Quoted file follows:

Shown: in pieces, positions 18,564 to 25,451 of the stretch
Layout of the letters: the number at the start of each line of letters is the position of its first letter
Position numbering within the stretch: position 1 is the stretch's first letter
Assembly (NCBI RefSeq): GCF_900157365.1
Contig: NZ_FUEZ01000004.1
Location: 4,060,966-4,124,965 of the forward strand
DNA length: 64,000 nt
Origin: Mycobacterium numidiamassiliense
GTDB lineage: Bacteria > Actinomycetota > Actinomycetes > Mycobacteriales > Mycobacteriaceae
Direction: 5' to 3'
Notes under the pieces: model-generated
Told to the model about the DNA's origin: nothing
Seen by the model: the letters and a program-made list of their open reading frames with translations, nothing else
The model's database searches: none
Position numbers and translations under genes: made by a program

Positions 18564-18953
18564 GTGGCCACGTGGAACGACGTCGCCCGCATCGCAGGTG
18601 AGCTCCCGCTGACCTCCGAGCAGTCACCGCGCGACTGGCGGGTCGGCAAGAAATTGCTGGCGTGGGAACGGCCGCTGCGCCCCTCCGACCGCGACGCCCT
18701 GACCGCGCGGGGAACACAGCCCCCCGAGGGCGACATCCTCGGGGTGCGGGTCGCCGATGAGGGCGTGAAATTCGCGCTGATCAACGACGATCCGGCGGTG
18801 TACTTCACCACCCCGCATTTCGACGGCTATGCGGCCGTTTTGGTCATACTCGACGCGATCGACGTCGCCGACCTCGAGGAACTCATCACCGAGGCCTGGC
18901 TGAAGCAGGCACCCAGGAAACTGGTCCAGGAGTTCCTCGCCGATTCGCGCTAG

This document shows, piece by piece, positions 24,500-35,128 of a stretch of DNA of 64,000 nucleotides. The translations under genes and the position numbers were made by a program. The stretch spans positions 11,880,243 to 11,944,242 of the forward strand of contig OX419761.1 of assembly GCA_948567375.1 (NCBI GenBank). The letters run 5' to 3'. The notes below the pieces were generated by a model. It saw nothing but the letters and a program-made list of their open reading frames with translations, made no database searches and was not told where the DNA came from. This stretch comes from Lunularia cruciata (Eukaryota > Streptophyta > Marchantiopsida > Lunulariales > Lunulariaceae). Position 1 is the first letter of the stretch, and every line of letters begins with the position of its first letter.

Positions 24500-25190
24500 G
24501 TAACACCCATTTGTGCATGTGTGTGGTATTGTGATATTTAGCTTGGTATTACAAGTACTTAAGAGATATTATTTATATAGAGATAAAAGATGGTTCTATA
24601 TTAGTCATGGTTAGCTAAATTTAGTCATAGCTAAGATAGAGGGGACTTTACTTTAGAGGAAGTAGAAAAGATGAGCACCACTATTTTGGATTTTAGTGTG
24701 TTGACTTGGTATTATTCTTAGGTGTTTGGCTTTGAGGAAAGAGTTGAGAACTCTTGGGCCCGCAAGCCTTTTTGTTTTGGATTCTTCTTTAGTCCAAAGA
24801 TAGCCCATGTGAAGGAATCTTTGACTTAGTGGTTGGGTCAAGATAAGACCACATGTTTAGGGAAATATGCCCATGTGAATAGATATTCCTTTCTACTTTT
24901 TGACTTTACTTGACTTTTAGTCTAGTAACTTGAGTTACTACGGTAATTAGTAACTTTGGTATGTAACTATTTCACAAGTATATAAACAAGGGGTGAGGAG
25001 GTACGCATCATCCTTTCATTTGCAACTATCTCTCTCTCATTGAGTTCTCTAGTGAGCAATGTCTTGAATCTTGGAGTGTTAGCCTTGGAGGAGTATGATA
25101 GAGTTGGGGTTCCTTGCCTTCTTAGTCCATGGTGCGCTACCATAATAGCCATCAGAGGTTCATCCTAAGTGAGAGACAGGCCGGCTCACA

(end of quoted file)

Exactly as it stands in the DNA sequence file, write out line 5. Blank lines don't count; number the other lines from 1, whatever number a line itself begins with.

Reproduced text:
Contig: NZ_FUEZ01000004.1